Friday, July 4, 2008

REVIEW: Black Rose Mansion - Kinji Fukasaku (1969)

Reviewed by Bob Turnbull

The first thing we learn in Kinji Fukasaku's 1969 film "Black Rose Mansion" is that a beautiful sunset is always followed by a terrible storm. At this point we meet the beautiful Ryuko who not only turns the head of every man she meets, but also keeps it firmly focused on her at all times. The men who come to see her sing at a private club become completely infatuated with her.

There's a few clues early on in the film that let you know you are in for a stylized and slightly surreal treat: 1) the opening scenes are completely filmed through a red-orange filter to simulate a sunset, 2) the private club where Ryuko sings is a gorgeous set filled with gothic-like touches and 3) the object of all these men's desires is actually played by a man - specifically female impersonator Akihiro Miwa. That last detail is never mentioned as part of the plot though. In fact Ryuko is treated in all manners as a woman throughout the film - despite the very manly crooning voice she uses during all of her torch style songs at the club as well as some very distinctive manly traits. But the trick works - Miwa's performance, the makeup and the stunning gowns all come together into a believable character who might actually inspire the kind of obsessive love that we begin to see play out. But even as she accepts their flirtations, she tells them "I like to play make-believe". Ryuko also carries a black rose at all times in the hope that it will turn bright red to indicate when she has found her own true love.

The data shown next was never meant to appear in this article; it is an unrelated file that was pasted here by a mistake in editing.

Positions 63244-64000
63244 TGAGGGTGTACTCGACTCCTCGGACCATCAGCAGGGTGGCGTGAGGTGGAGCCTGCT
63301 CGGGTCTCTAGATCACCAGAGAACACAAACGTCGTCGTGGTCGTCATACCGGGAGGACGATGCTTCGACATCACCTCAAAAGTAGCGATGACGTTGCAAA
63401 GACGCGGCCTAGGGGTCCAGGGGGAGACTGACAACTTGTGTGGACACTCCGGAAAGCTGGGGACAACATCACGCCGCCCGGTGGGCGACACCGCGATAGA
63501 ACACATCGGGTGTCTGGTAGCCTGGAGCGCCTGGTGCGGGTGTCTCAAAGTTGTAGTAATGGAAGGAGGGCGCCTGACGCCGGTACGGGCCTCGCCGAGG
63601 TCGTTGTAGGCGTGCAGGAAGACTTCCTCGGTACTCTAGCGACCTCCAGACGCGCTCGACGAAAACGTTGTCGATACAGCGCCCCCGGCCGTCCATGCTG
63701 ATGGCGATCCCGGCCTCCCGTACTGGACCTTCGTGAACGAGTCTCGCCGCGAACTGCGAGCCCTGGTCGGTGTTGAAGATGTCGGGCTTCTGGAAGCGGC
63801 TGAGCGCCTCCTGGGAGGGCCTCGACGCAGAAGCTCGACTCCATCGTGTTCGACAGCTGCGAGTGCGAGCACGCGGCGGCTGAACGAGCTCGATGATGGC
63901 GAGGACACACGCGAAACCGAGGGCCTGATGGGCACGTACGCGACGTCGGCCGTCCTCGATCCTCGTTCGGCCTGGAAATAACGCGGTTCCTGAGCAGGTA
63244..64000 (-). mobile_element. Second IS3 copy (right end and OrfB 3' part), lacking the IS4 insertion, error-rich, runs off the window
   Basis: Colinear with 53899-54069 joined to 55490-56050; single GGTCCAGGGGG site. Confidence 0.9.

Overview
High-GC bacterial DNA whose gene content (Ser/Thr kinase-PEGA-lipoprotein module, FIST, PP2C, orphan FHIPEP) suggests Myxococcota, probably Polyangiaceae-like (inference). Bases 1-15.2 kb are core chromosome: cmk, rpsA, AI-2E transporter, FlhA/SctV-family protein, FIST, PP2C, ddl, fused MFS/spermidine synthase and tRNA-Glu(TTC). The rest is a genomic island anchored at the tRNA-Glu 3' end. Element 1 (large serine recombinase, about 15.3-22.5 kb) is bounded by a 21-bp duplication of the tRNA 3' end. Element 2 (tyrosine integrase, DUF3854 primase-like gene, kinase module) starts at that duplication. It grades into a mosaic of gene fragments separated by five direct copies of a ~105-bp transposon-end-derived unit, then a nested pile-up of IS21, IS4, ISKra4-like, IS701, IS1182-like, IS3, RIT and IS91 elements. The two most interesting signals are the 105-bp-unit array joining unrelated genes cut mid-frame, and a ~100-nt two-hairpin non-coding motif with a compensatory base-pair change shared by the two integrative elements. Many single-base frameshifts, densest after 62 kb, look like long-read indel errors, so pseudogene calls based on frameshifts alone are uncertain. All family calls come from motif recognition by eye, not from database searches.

It's not only the long time patrons of the club that are ensnared though. Her ex-lovers begin to show up and cause trouble at which point Kyohei, the owner of the club, takes her as his lover and his son Wataru becomes addicted to her as well. The story proceeds to unfold in typical melodramatic style as we learn of the past histories of some of the characters and their previous and current affairs. Fukasaku piles on the mirroring story elements - the club owner's bed-ridden wife and her previous dalliance that directly led to tragic events, Wataru's old love that he suddenly left has married his brother and on and on. Along with the style of the film, this makes for a fun first two thirds of the film...

But once we focus on the Wataru/Ryuko relationship, it essentially starts moving to the previously foreshadowed conclusion. It's still well done and not without merit, but it ends up being somewhere between a pure fantastic tale and a character study of obsession - with neither being particularly strong. "Manji", "In The Realm Of The Senses" and even "Blind Beast" are other Japanese films that cover off similar ground in the obsessive love arena and tackle the subject more thoroughly.

But Fukasaku is never boring (his framing of his actors alone is worth it to see how he balances them off each other) and Miwa is something of a revelation here. He also teamed up with Fukasaku in the previous year's "Black Lizard" as a female jewel thief.

Read more from Bob Turnbull at his blog.

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